Civic Education Programs

November 24, 2011

The presidential and parliamentary elections taking place on Monday, November 28 hold special importance for the future of the country. According to CENCO, the Congo’s Catholic Episcopal Conference, the upcoming ballot needs to "build a truly democratic Congo, one that lives peacefully and that puts in place good governance systems, thus promoting new development perspectives for its people."

Congolese bishops have called on the international community to provide support to ensure fair elections and promote civic training. They have requested logistical support and the deployment of international observers.

The response from large international donor agencies has been mixed. For its part, Development and Peace supports three projects to that effect in the DRC:

  • CEJP, the Episcopal Commission for Justice and Peace, has received a $210,000 grant through its national civic education program for peer training, radio broadcasts and the dissemination of brochures, posters and comic strips.
  • Seven community radio stations in the Orientale and Katanga provinces are providing civic education through educational programs, debates, serials and songs. ($200,000 grant)
  • Twenty organizations, including the Diocesan Commission for Justice and Peace in Kalemie and Isangi, the the Regional NGO Development Council of Katanga, and the Kinsangani Women’s Collective, are engaged in promoting human rights, peace, good governance and citizen participation through local assemblies, facilitation sessions and publications. ($80,000 grant)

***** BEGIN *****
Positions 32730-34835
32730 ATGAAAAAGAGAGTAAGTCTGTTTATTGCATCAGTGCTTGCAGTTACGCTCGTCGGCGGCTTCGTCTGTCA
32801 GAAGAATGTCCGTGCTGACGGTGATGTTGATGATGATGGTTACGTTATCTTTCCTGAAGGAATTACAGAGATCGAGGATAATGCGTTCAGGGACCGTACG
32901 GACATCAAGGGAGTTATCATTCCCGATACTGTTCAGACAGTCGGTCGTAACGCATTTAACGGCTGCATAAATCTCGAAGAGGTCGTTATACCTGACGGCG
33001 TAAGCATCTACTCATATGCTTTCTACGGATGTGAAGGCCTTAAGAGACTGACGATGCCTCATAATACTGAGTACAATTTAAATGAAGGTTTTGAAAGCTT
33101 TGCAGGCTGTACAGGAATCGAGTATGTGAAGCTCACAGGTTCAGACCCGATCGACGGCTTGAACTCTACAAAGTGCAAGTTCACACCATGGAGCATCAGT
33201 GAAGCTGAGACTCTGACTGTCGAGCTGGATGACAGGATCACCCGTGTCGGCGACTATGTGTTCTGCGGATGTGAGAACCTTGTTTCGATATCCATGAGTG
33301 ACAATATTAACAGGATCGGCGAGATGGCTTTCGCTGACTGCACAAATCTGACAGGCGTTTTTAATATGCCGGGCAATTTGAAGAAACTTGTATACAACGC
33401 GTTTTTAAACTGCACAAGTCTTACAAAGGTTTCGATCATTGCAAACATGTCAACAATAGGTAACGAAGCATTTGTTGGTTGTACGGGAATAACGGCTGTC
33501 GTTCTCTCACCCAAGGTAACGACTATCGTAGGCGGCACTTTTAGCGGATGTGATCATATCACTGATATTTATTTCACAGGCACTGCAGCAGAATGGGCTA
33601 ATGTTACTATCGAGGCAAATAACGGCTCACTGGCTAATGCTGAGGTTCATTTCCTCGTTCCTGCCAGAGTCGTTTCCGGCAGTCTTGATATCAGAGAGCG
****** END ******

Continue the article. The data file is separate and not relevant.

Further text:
A country of vast wealth and abject poverty
Wednesday, November 23, 2011

The Congolese often remark that their country is a true geological scandal, given that, more than any other country on earth, it holds vast quantities of highly valuable minerals. The country’s soil overflows with zinc, gold, uranium and diamonds, as well as with minerals essential to the new technologies, such as coltan and cassiterite. Others types are found too, perhaps not as well-known, but just as strategic, such as cobalt, germanium and niobium.

Here also lies the second largest forest on earth. Water and fertile lands abound throughout the country. It is said that, thanks to its hydroelectric potential, the DRC could electrify the whole of the African continent.

Yet, the country has just been ranked dead last (187th out of 187) on the Human Development Index (HDI) of the United Nations Development Program (UNDP). It turns out that despite the country’s enormous wealth, the Congolese people experience the worst forms of poverty.